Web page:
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Ever heard of ‘right-to-work’? Well, about that…

So what happens when states pass right-to-work laws? Ahem.

Ever heard of ‘right-to-work’? Well, about that…

While this video was made specifically about Missouri, it's something that should be seen in every state in the country where so-called "right-to-work" laws currently exist or are being considered at the ballot box.

It sounds appealing, right? I mean, who doesn't want a right to work, right?


So I guess the question is, who actually benefits from these laws — the people or the 1%? I'll let you take a look at this fact-checked video and then make a decision.

Fact: In right-to-work states, the average wage is $1,500 lower than in free-bargaining states.

Fact: In states that have right-to-work laws on the books, benefits like health care, pensions, and college tuition are less accessible than in free-bargaining states.

Fact: In states where right-to-work laws are in effect, corporate profits go up, while middle-class wages go down.

FACT CHECK TIME! There are several sources for the claims here.

1. An average worker in a "right-to-work" state makes $1,500 less per year. This checks out at Economic Policy Institute in multiple places, including "Average worker in 'right-to-work' state earns $1,500 less each year" as well as "The compensation penalty of 'right-to-work' laws."

2. Health care and pension benefits are less in right-to-work states. See above.

3. Union jobs provide a whole slew of things that nonunion jobs don't — from benefits to wages to time off. Again, Economic Policy Institute has the facts on that in "How unions help all workers."

4. If you need even more sources to back up the facts here, try the AFL-CIO, SEIU, and WrongforEveryone.com.

"In our glorious fight for civil rights, we must guard against being fooled by false slogans, such as 'right to work.' It is a law to rob us of our civil rights and job rights. Its purpose is to destroy labor unions and the freedom of collective bargaining by which unions have improved wages and working conditions of everyone. … Wherever these laws have been passed, wages are lower, job opportunities are fewer and there are no civil rights." — Martin Luther King, 1961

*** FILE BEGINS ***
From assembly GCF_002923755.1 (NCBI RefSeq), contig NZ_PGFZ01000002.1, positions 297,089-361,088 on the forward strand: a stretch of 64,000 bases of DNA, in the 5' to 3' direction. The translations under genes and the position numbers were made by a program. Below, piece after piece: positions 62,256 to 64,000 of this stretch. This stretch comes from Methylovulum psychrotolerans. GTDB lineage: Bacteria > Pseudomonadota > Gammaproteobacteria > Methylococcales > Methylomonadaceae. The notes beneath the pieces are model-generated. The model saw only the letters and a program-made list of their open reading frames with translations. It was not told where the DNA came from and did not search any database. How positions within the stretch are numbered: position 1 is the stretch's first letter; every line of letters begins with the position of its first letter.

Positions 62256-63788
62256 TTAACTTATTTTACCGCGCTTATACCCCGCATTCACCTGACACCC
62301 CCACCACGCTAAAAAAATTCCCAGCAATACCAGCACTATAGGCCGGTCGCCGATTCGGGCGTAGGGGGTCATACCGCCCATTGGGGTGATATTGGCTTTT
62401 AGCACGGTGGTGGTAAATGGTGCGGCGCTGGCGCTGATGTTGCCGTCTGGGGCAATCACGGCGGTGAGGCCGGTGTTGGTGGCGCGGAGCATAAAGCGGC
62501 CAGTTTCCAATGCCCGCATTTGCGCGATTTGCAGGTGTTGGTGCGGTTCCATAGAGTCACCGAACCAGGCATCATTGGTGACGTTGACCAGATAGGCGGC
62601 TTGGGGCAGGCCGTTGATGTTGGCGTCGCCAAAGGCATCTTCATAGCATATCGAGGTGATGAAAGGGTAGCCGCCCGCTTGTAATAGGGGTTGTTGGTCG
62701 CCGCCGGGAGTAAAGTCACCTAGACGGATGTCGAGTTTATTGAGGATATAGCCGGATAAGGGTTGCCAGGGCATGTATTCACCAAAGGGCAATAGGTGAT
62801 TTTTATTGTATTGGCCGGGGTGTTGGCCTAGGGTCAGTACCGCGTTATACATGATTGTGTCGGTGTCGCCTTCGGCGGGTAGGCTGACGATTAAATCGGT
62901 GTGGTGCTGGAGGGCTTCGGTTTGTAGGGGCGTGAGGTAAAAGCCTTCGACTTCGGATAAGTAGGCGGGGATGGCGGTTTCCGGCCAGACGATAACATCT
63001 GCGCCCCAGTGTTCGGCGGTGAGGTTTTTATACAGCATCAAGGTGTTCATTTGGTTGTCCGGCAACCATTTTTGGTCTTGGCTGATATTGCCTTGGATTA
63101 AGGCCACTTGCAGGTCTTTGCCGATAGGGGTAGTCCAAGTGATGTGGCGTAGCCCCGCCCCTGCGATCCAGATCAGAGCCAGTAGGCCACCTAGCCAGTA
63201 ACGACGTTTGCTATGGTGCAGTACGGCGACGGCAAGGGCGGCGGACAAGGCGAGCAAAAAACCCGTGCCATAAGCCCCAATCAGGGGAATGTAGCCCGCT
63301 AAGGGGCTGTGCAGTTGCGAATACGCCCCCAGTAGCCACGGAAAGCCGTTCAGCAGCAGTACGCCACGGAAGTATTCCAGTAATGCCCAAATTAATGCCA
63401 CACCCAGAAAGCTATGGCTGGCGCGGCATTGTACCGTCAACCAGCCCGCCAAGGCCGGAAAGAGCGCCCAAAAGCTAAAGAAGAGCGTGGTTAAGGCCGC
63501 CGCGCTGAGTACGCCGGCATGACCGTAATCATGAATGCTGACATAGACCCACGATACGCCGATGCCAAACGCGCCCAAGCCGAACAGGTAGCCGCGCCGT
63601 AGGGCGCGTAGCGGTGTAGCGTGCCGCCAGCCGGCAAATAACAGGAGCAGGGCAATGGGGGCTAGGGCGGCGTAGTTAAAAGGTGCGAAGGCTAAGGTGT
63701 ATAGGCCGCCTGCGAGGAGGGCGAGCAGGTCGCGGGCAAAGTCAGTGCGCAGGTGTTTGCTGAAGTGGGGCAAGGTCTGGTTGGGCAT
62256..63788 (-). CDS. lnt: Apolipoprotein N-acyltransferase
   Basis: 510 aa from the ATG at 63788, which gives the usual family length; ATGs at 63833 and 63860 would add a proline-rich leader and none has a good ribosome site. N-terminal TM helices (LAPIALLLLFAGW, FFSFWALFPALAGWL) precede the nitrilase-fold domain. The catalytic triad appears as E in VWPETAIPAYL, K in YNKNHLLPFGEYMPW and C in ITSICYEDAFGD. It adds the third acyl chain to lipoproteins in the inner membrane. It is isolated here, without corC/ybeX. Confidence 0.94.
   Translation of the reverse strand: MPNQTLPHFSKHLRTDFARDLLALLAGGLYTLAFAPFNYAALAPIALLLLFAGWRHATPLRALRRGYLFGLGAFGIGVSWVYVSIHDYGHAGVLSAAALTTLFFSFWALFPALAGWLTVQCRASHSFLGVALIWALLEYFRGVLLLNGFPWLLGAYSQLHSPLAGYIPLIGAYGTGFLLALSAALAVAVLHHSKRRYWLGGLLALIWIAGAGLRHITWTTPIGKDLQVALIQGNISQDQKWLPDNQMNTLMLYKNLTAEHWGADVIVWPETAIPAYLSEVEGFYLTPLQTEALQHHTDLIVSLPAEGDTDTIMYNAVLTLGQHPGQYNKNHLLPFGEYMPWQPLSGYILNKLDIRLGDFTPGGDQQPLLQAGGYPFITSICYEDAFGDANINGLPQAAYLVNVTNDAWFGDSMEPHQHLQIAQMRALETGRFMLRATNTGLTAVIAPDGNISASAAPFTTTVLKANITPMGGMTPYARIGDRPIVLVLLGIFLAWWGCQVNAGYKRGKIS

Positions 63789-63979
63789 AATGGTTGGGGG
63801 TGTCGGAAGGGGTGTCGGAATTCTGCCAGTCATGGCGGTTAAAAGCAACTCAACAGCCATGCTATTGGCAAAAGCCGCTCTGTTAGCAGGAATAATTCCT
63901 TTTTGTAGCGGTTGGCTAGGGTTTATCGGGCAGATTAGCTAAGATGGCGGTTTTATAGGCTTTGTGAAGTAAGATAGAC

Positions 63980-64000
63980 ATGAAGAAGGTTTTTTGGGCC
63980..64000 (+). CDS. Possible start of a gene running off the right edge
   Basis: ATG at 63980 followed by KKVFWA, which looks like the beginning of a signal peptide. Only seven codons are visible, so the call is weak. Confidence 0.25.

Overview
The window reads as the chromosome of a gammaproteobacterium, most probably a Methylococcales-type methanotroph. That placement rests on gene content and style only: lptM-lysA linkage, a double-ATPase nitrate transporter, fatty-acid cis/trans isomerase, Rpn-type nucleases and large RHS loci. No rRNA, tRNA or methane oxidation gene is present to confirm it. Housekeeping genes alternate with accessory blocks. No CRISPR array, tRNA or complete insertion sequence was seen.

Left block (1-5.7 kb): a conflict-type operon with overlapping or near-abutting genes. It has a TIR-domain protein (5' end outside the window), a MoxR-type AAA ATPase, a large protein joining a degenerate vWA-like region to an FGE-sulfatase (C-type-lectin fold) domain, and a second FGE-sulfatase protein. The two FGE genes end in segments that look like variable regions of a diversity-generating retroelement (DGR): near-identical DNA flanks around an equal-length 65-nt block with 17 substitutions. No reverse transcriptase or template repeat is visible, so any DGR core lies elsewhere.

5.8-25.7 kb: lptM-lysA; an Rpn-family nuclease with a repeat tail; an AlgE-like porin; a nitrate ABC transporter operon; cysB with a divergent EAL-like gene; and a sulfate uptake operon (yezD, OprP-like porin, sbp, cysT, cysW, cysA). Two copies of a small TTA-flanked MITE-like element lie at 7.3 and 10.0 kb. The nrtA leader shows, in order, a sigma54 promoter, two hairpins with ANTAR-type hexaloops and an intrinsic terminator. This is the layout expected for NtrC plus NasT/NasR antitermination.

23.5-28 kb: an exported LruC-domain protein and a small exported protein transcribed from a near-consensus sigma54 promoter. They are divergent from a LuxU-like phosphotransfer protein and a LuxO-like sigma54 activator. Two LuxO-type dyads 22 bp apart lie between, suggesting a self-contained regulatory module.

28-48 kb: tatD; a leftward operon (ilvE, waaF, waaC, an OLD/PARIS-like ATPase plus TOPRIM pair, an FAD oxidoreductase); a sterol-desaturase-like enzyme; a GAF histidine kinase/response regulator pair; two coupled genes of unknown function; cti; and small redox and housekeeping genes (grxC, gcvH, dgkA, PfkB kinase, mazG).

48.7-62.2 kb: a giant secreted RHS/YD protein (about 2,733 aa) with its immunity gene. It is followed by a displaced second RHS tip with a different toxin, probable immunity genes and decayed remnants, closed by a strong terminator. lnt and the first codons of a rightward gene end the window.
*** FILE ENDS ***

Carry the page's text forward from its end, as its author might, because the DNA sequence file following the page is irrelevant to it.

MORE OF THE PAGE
This article originally appeared on 01.09.18


Why should a superintendent get a raise while teachers in the same district struggling to make ends meet see their paychecks flatline — year after year after year?

Teacher Deyshia Hargrave begged the question. Minutes later, she was handcuffed and placed in the backseat of a cop car.

The scene was captured below by YouTube user Chris Rosa, who attended a board meeting for Vermilion Parish Schools in Louisiana.

You can watch Hargrave begin speaking about 33 seconds in. The situation starts becoming contentious around 6:35 minutes. Hargrave is arrested at 8:35, and then walked outside in handcuffs and placed in the back of police vehicle. (Story continues below.)



"We work very hard with very little to maintain the salaries that we have," Hargrave, who teaches middle school language arts, said during a public comment portion of the meeting, stating that she's seen classroom sizes balloon during her time at the school with no increased compensation. "We're meeting those goals, while someone in that position of leadership [the superintendent] is getting raise? It's a sad, sad day to be a teacher in Vermilion Parish."

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